Saturday, May 21, 2022

On converting digital Color into Black and White ~ One Last Time

Before I pause this blog, I thought I'd reiterate something that I learned about converting digital color to black and white.  

When I used to make prints for other photographers for a living, I always strove to tone richness, creamy whites, and deep/beautiful blacks.  If you look at so much of the modern digital black and white work it can be a muddy mess of yuck.  Sure, current practitioners might not see things that way.  They likely believe their B&W work is just wonderful.    Yet to me I have to ask why is so much work missing that tonal richness we used to have back in the day?

It turns out there's a very simple way of getting back to that classic old print richness and I wanted to write about it again, but Mike Johnson beat me to it.  And he says what needs to be said more clearly and succinctly that I ever could.

Here is a link to his Online Photographer blog article.


Musee des Arts et Metier ~ Paris 2021


I now know that processing digital files can be more flexible and more accurate in black and white imaging than film ever was.  And, with a bit of knowledge, we can achieve that old silver print "richness" that so much of the current digital B&W is lacking.  

It comes down to this two things.  First, humans see color tones in black and white in a specific way and, second, the material properties of silver halide papers and their effects on printed from negative images are rather different than people might think.

First, the way humans see color converted to black and white is very interesting.  Tim Soret does an excellent job of explaining what we "see." What human perception modeling allows is tonal separation.  Let me say this again, with emphasis: What human perception modeling allows is tonal separation.

This used to be the Holy Grail of black and white film photography.  In digital work to touch that Holy Grail of tonal separation is as simple as understanding which tool to use and why.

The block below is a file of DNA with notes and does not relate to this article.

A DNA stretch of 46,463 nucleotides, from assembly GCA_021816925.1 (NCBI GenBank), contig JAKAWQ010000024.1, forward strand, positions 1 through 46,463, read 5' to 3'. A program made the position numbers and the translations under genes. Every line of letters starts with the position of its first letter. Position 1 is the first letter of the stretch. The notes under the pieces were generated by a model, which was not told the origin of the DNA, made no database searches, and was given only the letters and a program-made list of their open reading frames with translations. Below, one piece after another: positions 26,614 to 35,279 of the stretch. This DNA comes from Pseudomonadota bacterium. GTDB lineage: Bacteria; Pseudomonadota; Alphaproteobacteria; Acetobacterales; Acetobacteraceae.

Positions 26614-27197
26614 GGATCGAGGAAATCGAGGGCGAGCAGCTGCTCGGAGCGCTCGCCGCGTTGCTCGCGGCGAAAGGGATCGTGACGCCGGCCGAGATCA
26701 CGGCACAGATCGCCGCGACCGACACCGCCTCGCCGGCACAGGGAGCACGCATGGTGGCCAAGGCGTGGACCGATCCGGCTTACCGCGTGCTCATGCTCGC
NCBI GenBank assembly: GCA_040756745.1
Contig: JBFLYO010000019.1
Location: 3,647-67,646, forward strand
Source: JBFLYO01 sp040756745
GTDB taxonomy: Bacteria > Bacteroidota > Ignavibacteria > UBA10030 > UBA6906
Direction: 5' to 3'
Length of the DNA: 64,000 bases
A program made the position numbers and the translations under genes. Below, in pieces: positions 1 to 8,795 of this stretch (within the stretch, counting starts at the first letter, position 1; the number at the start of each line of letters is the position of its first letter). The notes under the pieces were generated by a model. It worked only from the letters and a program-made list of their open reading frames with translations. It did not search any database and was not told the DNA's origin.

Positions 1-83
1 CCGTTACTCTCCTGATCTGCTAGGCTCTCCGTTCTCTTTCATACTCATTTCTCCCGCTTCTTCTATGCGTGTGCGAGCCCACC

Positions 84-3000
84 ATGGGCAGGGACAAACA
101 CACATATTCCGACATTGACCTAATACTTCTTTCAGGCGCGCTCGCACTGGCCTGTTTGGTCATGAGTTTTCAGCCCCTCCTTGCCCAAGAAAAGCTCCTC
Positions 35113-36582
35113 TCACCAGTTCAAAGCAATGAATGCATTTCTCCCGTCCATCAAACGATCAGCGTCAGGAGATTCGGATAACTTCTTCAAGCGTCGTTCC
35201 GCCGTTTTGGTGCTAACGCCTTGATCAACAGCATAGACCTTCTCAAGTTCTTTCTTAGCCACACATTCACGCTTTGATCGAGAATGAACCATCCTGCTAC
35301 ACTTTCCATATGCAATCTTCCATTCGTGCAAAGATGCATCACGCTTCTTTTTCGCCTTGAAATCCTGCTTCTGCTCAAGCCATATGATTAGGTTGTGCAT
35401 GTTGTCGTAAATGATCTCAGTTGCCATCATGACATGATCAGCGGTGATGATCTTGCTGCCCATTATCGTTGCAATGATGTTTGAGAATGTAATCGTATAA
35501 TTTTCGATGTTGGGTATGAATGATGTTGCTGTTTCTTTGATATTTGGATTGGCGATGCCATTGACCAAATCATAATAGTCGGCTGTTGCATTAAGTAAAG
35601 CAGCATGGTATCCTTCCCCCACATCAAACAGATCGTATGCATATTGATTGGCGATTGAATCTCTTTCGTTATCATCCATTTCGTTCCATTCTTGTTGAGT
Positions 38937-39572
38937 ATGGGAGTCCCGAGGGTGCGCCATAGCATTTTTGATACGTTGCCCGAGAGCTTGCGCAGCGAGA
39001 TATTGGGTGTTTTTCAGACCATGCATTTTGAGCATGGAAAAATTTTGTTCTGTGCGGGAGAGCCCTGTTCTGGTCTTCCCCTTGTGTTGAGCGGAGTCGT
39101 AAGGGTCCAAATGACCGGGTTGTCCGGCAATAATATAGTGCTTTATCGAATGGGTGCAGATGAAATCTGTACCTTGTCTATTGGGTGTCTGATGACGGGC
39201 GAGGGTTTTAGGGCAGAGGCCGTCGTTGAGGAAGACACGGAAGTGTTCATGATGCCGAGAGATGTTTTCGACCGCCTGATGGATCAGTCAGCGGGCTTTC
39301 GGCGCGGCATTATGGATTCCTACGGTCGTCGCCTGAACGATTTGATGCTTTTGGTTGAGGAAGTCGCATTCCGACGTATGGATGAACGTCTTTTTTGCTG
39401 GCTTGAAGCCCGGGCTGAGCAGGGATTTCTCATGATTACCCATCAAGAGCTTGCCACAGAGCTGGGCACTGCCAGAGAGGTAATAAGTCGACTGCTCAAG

Musee des Arts et Metier ~ Paris 2021


As a side note, I was happy to see that Sony's in-camera black and white conversion fits M.Soret's description of human perception.  When I set a Sony mirrorless camera up for black and white, I can see the effect in the EVF and on the LCD.  Sony has done an outstanding job of eliminating much of the guesswork.  A photographer can really "see" in black and white.  It's so easy it sometimes feels like cheating.

My second learning about converting digital color to black and white is related to what I used to experience when I was a black and white print technician working on Sunset Blvd in Hollyweird, CA back when dinosaurs roamed the earth.  Exhibition quality prints we used to make for at the time famous photographers were nearly always creamy smooth/rounded in the high-tones and raised elevated in the mid-tones of a negative.

It's most definitely not sufficient to take a black and white negative, scan it and invert it to generate a positive image and call it done.  

The negative was always only part of the process, the starting point.  Further, if we stop at the black and white film negative, we're once again stuck in a sea of muddled yucky grays.  It's no better than performing a simple de-saturation of a digital file.  So how do we get around this and come closer to creating the tonal richness of old film-era prints? 


Musee des Arts et Metier ~ Paris 2021


Following Mike Johnson's guide, open the "curves" function in your photo editor, grab the middle of the curve, and lift/raise it.  Watch what happens to your image and stop lifting/raising the curve when the effect is correct.  Here is what M.Johnson says about using this approach.

"...[It]increases shadow contrast, raises the often radically lowered middle values, and softens the contrast of highlights, all at once. This is just B&W Tonality 101..."

To cement this learning we can look at old prints and study their tonal ranges.  We can "calibrate" our eye to the "richness" of tones and expressions that can be achieved.  M.Johnson suggests browsing a site called "Shorpy."  Indeed, studying photos there can be educational and inspirational.

Once you "see" the difference between a muddle mess of grays image and beautiful tonal expressions you'll know what to do.  Just follow these two steps: 

1) Use luminance/human perception modeling to perform the initial conversion from color into black and white

2) Raise the mid-tones using the "curves" tool


Musee des Arts et Metier ~ Paris 2021

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